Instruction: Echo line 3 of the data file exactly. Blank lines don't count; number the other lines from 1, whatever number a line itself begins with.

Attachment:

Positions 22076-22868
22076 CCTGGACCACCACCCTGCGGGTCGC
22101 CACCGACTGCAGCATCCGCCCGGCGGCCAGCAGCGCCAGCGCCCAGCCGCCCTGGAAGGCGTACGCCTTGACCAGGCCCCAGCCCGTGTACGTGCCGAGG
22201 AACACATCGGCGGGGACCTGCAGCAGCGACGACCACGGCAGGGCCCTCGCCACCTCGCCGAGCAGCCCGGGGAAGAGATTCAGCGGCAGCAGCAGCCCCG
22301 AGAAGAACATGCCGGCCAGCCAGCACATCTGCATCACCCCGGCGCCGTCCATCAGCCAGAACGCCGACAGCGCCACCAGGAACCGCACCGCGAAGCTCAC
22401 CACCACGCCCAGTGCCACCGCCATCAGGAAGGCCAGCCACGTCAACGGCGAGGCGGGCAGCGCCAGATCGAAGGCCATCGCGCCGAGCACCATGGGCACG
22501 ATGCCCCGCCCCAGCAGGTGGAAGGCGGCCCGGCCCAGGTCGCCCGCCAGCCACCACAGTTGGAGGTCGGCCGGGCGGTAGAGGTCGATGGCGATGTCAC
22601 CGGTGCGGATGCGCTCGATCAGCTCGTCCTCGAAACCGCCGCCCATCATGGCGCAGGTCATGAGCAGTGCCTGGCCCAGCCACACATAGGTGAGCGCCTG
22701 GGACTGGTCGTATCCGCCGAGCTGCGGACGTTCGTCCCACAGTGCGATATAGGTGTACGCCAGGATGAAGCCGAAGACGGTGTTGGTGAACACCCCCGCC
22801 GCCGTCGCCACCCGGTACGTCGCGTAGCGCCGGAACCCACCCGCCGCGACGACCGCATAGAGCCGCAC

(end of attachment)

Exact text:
22101 CACCGACTGCAGCATCCGCCCGGCGGCCAGCAGCGCCAGCGCCCAGCCGCCCTGGAAGGCGTACGCCTTGACCAGGCCCCAGCCCGTGTACGTGCCGAGG